If you are a grandparent who has lost touch with their grandchild, or is anticipating losing touch with their grandchild, you may be wondering what the Florida grandparent visitation rights cover.
Well, the truth is, in Florida, grandparent visitation rights are nonexistent. That is, if a parent desires to keep their child away from the grandparent, they can. The only way a court will order for grandparent visitation rights in Florida is if the grandparent can show that the parent is unfit, the child is being harmed, or the parent is a danger to the child. Florida law says that parental rights (i.e. the way the parent chooses to raise their child) cannot be set aside unless the child will be harmed by not seeing the grandparent. And even then this is a hard hurdle to jump as Florida courts have been very wary of granting grandparent visitation rights in the past.
If the parent is not in the child’s life because they are deceased, in a vegetative state, or have abandoned the child, a grandparent can ask a court for visitation. This has been granted in the past if the grandparent can prove the visitation is in the best interest of the child. To determine the best interests of the child, a Florida judge will consider:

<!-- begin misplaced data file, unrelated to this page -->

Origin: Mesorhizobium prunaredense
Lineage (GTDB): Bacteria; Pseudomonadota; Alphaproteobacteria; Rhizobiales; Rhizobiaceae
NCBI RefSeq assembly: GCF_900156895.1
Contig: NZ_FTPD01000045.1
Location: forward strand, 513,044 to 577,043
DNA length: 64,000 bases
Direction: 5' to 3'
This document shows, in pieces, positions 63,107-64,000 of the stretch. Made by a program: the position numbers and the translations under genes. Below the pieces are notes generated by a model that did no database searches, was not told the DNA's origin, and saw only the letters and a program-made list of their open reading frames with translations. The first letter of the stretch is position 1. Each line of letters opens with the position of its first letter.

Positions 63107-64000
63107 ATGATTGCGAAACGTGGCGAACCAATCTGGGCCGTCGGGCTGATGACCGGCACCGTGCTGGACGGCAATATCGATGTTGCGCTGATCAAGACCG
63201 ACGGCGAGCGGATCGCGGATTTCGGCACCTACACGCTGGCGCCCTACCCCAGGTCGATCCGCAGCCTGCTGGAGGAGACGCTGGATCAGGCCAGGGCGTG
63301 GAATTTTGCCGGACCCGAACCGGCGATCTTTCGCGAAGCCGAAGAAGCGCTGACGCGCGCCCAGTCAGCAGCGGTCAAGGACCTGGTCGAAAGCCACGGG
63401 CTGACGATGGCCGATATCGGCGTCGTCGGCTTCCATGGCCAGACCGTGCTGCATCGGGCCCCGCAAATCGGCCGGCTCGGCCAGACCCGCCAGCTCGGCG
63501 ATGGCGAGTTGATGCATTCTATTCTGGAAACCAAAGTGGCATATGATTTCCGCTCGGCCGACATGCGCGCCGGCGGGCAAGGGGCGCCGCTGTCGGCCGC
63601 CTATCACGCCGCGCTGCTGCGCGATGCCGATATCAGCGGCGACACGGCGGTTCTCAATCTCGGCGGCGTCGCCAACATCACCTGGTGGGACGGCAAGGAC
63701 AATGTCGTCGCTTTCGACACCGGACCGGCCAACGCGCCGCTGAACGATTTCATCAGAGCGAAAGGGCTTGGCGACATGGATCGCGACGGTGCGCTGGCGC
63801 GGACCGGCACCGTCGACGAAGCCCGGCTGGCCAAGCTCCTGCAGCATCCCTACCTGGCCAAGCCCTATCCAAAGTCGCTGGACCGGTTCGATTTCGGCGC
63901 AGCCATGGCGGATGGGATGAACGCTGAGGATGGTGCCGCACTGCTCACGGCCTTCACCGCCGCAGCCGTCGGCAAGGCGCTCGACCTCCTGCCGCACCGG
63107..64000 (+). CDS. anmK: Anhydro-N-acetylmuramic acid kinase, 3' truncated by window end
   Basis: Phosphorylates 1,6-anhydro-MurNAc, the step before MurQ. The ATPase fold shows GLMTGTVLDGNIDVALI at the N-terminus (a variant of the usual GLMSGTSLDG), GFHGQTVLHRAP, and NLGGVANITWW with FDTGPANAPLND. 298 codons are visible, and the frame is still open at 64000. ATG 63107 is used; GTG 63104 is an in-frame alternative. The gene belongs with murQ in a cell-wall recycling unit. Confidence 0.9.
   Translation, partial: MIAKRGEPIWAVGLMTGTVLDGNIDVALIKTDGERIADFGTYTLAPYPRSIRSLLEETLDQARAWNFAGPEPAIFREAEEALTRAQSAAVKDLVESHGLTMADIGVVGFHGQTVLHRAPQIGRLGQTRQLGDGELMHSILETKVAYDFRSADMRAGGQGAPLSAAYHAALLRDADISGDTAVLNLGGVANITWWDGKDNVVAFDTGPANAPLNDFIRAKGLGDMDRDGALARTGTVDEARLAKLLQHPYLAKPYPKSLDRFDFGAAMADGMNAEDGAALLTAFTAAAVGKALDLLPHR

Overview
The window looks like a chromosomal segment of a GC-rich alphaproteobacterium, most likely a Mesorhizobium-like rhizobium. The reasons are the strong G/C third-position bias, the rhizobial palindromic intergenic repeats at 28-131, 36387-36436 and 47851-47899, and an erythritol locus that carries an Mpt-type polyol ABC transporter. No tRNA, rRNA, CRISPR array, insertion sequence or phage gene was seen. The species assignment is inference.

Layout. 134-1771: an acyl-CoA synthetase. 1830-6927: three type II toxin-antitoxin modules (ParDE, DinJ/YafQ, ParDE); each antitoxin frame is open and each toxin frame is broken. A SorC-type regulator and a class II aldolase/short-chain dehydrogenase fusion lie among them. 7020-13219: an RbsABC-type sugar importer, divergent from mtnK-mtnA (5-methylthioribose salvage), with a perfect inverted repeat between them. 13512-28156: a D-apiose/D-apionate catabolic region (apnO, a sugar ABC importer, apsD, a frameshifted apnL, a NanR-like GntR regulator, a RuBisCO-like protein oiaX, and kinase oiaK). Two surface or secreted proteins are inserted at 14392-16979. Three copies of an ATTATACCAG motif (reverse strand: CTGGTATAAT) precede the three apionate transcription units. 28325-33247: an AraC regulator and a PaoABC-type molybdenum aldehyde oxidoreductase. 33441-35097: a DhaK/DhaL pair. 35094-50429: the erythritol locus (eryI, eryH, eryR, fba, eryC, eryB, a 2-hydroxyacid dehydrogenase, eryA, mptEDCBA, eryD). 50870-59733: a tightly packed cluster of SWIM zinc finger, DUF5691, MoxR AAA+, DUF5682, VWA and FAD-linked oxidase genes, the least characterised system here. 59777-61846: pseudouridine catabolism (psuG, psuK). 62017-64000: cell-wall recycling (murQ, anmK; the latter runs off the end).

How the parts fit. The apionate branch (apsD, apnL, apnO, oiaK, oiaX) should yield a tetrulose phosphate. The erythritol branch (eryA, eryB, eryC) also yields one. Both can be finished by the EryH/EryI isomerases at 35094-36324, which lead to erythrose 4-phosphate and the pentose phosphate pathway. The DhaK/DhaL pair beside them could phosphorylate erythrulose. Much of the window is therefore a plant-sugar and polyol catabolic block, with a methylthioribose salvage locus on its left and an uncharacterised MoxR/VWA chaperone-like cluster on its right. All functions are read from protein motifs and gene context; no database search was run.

- quality and length of relationship between the grandparent and child;
- the grandparents’ willingness to encourage a relationship between the child and their parents;
- depending on their age, the child’s preference (whether or not they wish to see the grandparent);
- the child’s physical and mental health; and
- the grandparent’s physical and mental health.
While this news may be disheartening for many grandparents in Florida, it reflects the state’s belief that the child’s best interest is paramount, and this best interest includes their parents’ right to choose who they wish to be involved in the child’s life.
If you believe you may have a case for grandparent visitation rights, or would like to learn more, please contact our family law practice at (555)-555-5555. We look forward to hearing from!